Having thus described a fluid brake control system for a vehicle having an improved quick service and accelerated release control device as a preferred embodiment of the present invention, it is to be understood that various modifications and alterations may be made to the specific embodiment shown without department from the spirit or scope of the invention.
|Cited Patent||Filing date||Publication date||Applicant||Title|
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|US1879643 *||Nov 20, 1928||Sep 27, 1932||Westinghouse Air Brake Co||Quick release device|
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|Citing Patent||Filing date||Publication date||Applicant||Title|
|US4045095 *||Jun 25, 1976||Aug 30, 1977||Westinghouse Air Brake Company||Emergency portion for brake control valve|
|US4063784 *||Feb 11, 1977||Dec 20, 1977||Knorr-Bremse Gmbh||Two-pressure brake control valve for airbrakes|
|US4073544 *||Mar 23, 1977||Feb 14, 1978||Westinghouse Air Brake Company||Continual quick service valve device|
|US4103977 *||Sep 21, 1977||Aug 1, 1978||Westinghouse Brake & Signal Co. Ltd.||Vehicle braking control valve apparatus for quick service operation|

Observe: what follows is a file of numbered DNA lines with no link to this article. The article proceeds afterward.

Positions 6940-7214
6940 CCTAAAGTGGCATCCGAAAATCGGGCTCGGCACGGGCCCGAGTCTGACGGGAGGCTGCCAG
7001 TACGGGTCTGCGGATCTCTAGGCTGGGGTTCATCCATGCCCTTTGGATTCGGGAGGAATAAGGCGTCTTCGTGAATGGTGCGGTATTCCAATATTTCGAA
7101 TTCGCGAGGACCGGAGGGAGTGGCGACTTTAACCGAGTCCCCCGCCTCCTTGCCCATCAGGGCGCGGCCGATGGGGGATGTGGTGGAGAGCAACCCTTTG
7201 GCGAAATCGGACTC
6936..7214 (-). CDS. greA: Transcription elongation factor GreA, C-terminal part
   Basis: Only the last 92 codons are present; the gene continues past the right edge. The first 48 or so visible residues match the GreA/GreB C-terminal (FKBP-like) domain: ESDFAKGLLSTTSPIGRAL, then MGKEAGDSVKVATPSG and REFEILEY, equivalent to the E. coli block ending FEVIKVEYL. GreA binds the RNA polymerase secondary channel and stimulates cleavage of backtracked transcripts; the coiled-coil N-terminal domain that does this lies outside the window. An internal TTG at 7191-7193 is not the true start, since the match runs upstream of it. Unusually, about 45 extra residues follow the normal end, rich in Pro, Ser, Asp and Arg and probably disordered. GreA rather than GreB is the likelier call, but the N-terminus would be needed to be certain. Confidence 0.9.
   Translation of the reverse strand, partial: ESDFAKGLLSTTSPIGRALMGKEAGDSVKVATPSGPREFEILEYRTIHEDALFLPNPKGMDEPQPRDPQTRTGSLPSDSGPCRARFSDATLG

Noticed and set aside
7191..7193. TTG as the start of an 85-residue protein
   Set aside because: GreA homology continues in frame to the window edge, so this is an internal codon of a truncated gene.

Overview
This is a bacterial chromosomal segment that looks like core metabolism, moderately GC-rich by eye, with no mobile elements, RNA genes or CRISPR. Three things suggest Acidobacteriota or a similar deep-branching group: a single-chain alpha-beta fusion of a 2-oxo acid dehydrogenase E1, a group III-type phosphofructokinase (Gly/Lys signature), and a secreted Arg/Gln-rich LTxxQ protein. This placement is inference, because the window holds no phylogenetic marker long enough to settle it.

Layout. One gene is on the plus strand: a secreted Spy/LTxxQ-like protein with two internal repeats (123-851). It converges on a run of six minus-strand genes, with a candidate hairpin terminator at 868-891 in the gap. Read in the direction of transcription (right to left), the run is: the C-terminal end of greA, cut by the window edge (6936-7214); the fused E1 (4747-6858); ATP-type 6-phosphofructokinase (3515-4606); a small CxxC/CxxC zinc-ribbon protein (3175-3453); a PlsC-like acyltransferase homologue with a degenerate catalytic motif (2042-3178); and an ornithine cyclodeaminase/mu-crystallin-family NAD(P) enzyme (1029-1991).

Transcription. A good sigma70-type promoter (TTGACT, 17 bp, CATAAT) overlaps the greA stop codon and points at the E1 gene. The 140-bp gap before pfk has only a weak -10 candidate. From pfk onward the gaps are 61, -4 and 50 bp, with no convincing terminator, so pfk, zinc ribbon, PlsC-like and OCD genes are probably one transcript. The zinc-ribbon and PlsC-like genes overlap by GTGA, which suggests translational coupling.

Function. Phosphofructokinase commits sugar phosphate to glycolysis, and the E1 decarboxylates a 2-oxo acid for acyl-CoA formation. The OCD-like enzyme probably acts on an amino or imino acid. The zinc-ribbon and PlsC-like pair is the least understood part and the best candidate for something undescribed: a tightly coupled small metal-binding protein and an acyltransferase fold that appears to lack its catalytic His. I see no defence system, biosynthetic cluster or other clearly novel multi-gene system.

|US4108501 *||Aug 15, 1977||Aug 22, 1978||Knorr-Bremse Gmbh||Brake accelerator for air brake system of a railway vehicle|
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|US4854647 *||Jun 23, 1988||Aug 8, 1989||Nippon Air Brake Co., Ltd.||Automatic air brake systems with accelerated exhaustion of the brake line|
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|CN103303297A *||May 27, 2013||Sep 18, 2013||梁山康健汽车配件有限公司||Two-way check valve easy to adjust|
|CN103303297B *||May 27, 2013||May 20, 2015||山东康健汽车配件有限公司||Two-way check valve easy to adjust|
|WO2016027045A1 *||Aug 13, 2015||Feb 25, 2016||Knorr-Bremse Rail Systems (Uk) Limited||Valve arrangement|
|U.S. Classification||303/37, 303/66, 303/69|
|International Classification||B60T15/18, B60T15/42, B60T15/36, B60T15/52|
|Cooperative Classification||B60T15/42, B60T15/52|
|European Classification||B60T15/42, B60T15/52|
|Feb 7, 1991||AS||Assignment|
Owner name: NEW YORK AIR BRAKE CORPORATION, A DE CORP., DELAWA
Free format text: ASSIGNMENT OF ASSIGNORS INTEREST.;ASSIGNOR:GENERAL SIGNAL CORPORATION, A NY CORP.;REEL/FRAME:005600/0258
Effective date: 19901221
|Jul 24, 1991||AS||Assignment|
Owner name: KNORR BRAKE HOLDING CORPORATION A DE CORPORATION,
Free format text: ASSIGNMENT OF ASSIGNORS INTEREST.;ASSIGNOR:NEW YORK BRAKE CORPORATION, A DE CORPORATION;REEL/FRAME:005784/0637
Effective date: 19910715